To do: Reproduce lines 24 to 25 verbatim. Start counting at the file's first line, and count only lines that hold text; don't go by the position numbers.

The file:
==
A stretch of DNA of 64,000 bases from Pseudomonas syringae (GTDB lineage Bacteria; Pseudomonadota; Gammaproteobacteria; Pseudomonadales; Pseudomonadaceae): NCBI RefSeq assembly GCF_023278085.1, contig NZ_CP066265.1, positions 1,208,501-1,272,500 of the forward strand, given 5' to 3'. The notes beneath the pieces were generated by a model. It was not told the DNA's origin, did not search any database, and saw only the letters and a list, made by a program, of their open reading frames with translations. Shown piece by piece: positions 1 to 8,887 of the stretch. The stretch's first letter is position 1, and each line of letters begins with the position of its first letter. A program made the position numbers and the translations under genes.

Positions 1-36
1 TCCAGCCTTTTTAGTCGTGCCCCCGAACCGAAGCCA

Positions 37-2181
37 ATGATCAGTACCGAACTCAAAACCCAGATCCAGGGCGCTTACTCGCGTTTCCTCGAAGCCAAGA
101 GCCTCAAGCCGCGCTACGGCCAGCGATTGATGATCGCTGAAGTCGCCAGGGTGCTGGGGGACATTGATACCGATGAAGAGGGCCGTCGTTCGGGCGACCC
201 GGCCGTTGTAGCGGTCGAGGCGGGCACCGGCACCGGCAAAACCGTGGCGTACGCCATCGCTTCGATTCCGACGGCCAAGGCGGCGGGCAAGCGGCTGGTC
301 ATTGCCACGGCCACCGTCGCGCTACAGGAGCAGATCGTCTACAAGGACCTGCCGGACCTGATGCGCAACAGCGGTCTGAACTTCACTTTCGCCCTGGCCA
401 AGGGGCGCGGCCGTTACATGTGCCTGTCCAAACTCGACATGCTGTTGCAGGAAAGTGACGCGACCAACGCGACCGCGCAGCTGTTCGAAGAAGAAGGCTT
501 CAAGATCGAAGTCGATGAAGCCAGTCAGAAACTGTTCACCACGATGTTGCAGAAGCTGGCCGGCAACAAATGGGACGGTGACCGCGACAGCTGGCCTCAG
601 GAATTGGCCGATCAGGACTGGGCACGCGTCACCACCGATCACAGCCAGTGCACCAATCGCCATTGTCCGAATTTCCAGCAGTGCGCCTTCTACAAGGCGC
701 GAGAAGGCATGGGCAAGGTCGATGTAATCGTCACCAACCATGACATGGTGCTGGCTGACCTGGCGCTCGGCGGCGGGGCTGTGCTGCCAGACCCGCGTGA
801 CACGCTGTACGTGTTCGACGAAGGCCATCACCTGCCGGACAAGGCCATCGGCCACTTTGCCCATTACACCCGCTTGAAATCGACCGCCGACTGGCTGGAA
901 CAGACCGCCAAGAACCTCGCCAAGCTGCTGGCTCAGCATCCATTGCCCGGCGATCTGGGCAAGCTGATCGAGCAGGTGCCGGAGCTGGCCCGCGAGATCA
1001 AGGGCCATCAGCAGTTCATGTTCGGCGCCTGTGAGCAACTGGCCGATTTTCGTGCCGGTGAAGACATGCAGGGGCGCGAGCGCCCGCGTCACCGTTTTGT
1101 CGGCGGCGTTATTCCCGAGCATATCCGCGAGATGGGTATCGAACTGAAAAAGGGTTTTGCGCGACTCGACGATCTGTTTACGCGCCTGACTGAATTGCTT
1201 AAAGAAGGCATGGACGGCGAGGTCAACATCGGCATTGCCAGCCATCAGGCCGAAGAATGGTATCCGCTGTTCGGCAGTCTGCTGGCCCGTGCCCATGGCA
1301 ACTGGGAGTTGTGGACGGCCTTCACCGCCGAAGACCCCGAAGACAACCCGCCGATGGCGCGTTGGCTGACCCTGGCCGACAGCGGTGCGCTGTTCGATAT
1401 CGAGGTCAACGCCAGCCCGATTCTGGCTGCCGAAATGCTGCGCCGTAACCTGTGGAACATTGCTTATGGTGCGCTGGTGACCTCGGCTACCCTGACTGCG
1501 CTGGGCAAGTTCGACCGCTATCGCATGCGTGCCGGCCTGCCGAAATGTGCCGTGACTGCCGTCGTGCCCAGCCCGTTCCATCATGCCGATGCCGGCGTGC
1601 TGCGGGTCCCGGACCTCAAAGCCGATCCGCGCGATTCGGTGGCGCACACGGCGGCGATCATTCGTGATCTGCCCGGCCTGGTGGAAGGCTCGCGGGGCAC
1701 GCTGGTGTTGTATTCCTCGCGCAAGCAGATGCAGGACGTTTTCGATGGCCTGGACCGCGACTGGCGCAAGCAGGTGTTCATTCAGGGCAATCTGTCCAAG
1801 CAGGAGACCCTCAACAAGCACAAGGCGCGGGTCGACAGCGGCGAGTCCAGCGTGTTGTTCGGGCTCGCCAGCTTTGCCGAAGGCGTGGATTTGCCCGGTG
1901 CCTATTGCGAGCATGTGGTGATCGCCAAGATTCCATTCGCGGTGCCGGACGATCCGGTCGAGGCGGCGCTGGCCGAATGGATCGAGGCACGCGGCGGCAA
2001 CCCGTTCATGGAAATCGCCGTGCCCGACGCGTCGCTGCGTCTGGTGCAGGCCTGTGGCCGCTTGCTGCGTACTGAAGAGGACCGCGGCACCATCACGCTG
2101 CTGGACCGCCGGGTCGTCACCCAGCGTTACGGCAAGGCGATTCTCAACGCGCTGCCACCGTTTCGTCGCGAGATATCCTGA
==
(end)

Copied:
1901 CCTATTGCGAGCATGTGGTGATCGCCAAGATTCCATTCGCGGTGCCGGACGATCCGGTCGAGGCGGCGCTGGCCGAATGGATCGAGGCACGCGGCGGCAA
2001 CCCGTTCATGGAAATCGCCGTGCCCGACGCGTCGCTGCGTCTGGTGCAGGCCTGTGGCCGCTTGCTGCGTACTGAAGAGGACCGCGGCACCATCACGCTG